Clearly, 19th-century English writer Jane Austen is the woman of the hour — maybe even the woman of the early 21st century. Along with the opening of the films “Becoming Jane” and “The Jane Austen Book Club” — not to mention many previous adaptations of Austen’s novels for stage, screen and TV — TheatreWorks presents as its 50th world premiere the debut of a generally satisfying, feelgood musical version of her comedy of manners, “Emma,” with book, music and lyrics by Paul Gordon (“Jane Eyre”).
Austen’s novel makes much of affairs of the heart and the small-town gossip surrounding them. All is seen through the eyes of Emma (saucy and sunny Lianne Marie Dobbs), a blithely snobby, self-appointed matchmaker whose insights into the human heart, including her own, are wildly off-target.
Emma takes the socially inferior orphan Harriet (a winning, squeaky-voiced Dani Marcus), under her wing, discouraging the girl from accepting a marriage proposal from low-born Mr. Robert Martin (Nick Nakashima, wonderfully innocent and moon-faced). Busybody Emma also tries to mastermind a romance between her protegee and town preacher Mr. Elton (a smarmy Brian Herndon).
But, even when Emma’s plans go awry, she continues to meddle, much to the disapproval of her lifelong friend, the bluntly critical Mr. Knightley (a wry, low-key Timothy Gulan). And, still clueless about her own feelings, Emma flirts with the caddish Mr. Frank Churchill (an appropriately self-satisfied Travis Poelle).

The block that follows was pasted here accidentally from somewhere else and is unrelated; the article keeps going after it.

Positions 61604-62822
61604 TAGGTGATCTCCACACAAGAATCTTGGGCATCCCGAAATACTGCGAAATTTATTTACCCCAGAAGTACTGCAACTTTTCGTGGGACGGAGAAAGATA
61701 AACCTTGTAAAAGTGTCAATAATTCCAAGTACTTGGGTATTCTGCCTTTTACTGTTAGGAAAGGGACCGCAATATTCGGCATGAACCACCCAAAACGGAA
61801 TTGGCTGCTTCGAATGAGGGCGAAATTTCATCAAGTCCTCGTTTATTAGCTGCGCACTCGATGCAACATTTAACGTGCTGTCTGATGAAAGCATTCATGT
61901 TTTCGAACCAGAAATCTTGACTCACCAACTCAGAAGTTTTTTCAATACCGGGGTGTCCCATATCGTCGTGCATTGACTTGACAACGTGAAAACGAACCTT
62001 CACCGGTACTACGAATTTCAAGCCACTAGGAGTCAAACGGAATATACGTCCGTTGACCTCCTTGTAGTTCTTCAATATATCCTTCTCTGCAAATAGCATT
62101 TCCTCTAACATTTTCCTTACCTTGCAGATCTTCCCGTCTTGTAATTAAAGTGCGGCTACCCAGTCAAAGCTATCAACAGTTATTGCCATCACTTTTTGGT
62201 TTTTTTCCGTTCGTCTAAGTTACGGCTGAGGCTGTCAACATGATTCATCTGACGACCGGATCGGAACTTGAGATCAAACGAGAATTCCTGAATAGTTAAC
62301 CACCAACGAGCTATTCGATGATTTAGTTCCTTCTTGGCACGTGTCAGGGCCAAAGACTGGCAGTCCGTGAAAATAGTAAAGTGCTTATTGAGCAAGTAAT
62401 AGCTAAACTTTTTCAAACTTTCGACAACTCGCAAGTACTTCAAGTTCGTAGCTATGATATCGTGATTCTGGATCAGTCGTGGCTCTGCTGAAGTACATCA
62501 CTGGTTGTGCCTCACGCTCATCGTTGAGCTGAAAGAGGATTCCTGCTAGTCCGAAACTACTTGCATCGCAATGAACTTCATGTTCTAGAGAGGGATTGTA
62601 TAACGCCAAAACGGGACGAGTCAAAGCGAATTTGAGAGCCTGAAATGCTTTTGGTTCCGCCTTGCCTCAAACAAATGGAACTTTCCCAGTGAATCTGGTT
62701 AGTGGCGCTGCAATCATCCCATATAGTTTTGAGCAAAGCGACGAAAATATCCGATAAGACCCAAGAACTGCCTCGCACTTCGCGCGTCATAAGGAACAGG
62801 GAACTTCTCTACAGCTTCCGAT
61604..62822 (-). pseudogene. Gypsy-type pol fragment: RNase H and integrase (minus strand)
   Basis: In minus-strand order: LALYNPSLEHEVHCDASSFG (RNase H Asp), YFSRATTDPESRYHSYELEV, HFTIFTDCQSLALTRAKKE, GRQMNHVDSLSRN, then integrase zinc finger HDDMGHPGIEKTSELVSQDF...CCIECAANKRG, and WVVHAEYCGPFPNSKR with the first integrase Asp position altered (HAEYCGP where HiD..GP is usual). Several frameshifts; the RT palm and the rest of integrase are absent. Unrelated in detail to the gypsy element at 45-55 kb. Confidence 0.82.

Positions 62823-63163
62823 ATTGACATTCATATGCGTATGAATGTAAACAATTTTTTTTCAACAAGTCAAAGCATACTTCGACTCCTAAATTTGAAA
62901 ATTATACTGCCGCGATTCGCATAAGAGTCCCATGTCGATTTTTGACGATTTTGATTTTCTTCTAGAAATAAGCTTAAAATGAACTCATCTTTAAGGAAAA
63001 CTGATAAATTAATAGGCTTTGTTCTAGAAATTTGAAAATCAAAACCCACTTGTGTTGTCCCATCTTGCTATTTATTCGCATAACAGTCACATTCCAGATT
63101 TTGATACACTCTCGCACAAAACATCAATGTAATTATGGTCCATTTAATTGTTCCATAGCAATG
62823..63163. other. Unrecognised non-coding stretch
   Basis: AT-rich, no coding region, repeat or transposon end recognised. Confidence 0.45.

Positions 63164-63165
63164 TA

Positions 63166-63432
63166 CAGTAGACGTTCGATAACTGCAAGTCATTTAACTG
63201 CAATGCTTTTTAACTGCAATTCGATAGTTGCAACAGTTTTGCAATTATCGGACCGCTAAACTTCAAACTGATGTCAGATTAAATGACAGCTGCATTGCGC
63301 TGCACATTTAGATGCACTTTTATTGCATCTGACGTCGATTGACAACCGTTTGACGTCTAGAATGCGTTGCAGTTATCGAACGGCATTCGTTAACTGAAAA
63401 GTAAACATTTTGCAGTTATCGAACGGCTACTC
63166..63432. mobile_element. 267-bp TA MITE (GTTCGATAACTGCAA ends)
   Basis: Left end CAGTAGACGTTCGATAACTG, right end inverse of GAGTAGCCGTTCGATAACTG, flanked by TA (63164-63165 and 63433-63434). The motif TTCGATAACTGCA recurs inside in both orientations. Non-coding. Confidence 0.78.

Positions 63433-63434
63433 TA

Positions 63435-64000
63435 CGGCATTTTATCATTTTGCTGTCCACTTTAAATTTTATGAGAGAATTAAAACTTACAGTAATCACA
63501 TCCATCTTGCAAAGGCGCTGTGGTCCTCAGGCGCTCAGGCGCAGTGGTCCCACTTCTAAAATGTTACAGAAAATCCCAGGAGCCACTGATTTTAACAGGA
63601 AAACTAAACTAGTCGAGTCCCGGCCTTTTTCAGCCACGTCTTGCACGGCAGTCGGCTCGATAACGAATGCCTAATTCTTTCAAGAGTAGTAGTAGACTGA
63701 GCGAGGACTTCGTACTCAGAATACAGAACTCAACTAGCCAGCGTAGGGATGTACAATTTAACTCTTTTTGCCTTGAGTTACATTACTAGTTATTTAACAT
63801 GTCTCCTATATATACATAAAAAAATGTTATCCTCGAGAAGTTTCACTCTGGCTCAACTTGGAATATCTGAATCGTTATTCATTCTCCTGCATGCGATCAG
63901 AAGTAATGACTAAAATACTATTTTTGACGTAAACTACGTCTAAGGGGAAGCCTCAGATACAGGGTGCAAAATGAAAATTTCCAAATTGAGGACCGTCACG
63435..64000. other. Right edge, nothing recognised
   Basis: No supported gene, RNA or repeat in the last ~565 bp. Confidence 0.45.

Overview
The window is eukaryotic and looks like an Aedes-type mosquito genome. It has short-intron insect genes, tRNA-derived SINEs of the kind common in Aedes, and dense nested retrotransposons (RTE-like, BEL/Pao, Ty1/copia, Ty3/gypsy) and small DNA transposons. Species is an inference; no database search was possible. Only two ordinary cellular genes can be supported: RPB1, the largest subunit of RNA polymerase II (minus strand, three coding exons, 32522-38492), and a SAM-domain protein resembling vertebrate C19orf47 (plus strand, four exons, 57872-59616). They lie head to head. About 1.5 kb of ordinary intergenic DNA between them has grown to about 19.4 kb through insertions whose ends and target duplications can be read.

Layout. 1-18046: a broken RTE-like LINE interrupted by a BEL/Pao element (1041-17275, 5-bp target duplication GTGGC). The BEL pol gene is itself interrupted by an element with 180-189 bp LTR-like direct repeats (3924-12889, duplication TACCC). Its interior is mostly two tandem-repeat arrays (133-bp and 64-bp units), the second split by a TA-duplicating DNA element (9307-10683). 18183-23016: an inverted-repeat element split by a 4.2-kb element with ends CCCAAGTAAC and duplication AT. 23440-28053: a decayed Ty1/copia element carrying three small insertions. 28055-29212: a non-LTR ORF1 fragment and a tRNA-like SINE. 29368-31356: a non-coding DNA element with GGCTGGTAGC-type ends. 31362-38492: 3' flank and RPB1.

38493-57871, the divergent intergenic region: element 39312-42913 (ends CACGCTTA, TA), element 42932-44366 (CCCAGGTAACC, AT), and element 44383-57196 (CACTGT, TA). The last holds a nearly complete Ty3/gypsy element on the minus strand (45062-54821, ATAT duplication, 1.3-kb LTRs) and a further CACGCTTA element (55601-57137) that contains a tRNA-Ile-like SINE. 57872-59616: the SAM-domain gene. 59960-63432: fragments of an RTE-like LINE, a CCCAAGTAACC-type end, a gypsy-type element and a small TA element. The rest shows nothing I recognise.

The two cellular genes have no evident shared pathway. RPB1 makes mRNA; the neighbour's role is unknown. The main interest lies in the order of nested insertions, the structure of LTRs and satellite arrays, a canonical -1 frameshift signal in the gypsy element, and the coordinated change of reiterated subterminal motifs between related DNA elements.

Gordon has conflated the three sections of Austen’s book, necessarily compressing the action, wisely eliminating a few characters and incorporating much of Austen’s own witty text to fine effect. But in skimming over some of the relationships, he renders certain plot points — particularly the secret engagement between Churchill and the mysterious Jane Fairfax — thin, confusing and ineffectual. And overall, Emma’s bumpy inner journey toward self-awareness feels glossed over.
Elsewhere Gordon’s treatment of the material is spot-on. His Emma is, fittingly, the musical’s unreliable narrator, and it’s a nice, comic touch to make her fantasies occasionally materialize onstage before being abruptly deflated. Likewise, having her confide in us her own doubts and ambivalences works well.
The songs — many of them cleverly woven throughout — enhance the story in wonderful ways: They reveal the characters’ subtext, create a palpable sense of the endless gossip network and move the action smoothly forward.
Most memorable are Harriet’s poignant, comically recurring confessions, “Mr. Robert Martin” and “Humiliation,” as well as Knightley’s impassioned love song, “Emma”; Gulan’s voice is positively angelic. Songs are accompanied by a small orchestra, half-visible on an upstage, elevated platform.
Under TheatreWorks artistic director Robert Kelley, the action plays out seamlessly on a trim, bare-bones set that shifts from scene to scene without undue fanfare. A climactic ballroom scene, with some formal dancing, is particularly elegant, and lighting subtly moves from face to face to illuminate barely concealed emotions.
The cast is uniformly strong in both singing and acting skills, with an especially comical Suzanne Grodner as good-natured chatterbox spinster Miss Bates.
If this “Emma” lacks the nuances and complexity of Austen’s novel, and opts for sentimentality at times when edgier choices would connote more depth, it’s nevertheless a charmer.